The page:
One reason for government taking a tough line is that PMO will become more vulnerable

As it sought to neutralise the Opposition onslaught by accepting the recommendations of the Inter-Ministerial Group on the controversial coal block allocation issue, the Union government remained determined to refrain from bending any further. Amidst speculation that Union Coal Minister Sriprakash Jaiswal could lose his job, a senior Congress functionary, on being asked if some ministerial heads could roll — as Ashok Chavan quit as Maharashtra Chief Minister after his name cropped up in the Adarsh scandal in end-2010 — said firmly on Thursday: “That wasn’t necessary at the time; you can see for yourself that Ashok Chavan hasn’t yet been indicted.”

Indeed, unlike at the time of the first set of scandals that hit UPA-II in 2010, the mood in the Congress — and government — today is belligerent. Part of the aggression stems from the fact that Chief Ministers of BJP-ruled States had also written to the Centre, opposing the auction route for allocation of coal blocks. (The CAG report has said the decision not to auction coal blocks has resulted in a loss of Rs 1.86 lakh crore, as this policy allowed private players to get undue benefits.) Interestingly, of the four blocks that the government announced will be de-allocated, two were assigned when the BJP-led NDA coalition was in power at the Centre. The other reason for the government taking a tough line is that it would make the Prime Minister’s Office (PMO) even more vulnerable, as some of the decisions being questioned were taken when the Coal portfolio was held by the Prime Minister. The question of dropping anyone would arise, Congress sources added, only if there was incontrovertible proof of wrongdoing and benefit.

With less than two years left for the next general elections — and a slew of key State polls to face before that — the Congress wants to stay on course to re-organise its personnel and marshal its forces. The first step, the sources said, will be to accommodate a few MPs belonging to allies in the Union Council of Ministers — the parties likely to get more representation are the Dravida Munnetra Kazhagham, the Nationalist Congress Party (one more Minister of State, perhaps Tariq Anwar) and the Trinamool Congress (one Minister of State to replace Mukul Roy who was elevated to the Cabinet when Dinesh Trivedi exited).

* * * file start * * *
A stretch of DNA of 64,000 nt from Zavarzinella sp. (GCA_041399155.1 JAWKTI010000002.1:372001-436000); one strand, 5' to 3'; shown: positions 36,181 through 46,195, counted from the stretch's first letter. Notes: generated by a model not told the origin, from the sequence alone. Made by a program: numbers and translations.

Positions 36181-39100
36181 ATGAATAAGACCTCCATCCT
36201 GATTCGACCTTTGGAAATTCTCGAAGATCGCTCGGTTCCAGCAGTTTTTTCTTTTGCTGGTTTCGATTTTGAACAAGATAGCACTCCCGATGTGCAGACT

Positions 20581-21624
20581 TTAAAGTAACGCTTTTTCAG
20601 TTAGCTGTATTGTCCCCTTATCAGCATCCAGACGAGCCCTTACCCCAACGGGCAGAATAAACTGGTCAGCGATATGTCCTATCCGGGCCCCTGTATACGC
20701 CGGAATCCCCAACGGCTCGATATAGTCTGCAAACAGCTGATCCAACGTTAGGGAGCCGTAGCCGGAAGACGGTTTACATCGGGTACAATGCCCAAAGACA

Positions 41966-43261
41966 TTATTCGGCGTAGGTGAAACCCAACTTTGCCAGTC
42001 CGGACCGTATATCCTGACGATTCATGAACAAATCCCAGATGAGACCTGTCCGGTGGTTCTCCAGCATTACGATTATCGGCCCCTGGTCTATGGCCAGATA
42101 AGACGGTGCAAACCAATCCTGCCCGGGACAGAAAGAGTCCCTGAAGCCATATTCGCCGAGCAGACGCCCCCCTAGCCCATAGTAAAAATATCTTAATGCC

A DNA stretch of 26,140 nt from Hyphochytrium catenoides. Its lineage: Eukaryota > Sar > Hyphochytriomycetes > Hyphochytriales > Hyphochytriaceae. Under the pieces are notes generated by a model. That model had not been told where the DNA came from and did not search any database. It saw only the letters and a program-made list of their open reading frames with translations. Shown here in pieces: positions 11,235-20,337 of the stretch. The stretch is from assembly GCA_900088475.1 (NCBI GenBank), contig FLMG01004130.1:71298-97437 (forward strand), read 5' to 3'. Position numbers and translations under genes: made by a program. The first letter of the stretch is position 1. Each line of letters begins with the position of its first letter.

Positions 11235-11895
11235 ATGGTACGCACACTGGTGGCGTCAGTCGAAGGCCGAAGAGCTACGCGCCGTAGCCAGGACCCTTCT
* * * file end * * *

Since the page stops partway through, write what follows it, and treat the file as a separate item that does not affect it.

The next step, the sources added, would be to look at the States going to the polls to determine if any rejig could improve the party’s chances there; so, for instance, there is talk that Minister of State for Commerce Jyotiraditya Scindia might be sent to Madhya Pradesh as State chief to lead the party for elections due there next year, and Rajasthan, another poll-bound State, may get more representation at the Centre. Union Surface Transport Minister C. P. Joshi’s services, too, may be commandeered for the polls in Rajasthan.

Union Corporate Affairs Minister Veerappa Moily, who was given additional charge of the Power portfolio after Sushilkumar Shinde became Home Minister, may lose Corporate Affairs, while being formalised as Power Minister. With Pranab Mukherjee now President, someone else from West Bengal, such as Adhir Chowdhury or Deepa Das Munshi, could be accommodated. And with the recent death of Union Heavy Industries Minister Vilasrao Deshmukh, an MP from Maharashtra could get lucky. While Gurudas Kamat’s name is in the air, the fact that he resigned from the Union Council of Ministers to protest denial of a Cabinet berth could be held against him, the sources said.

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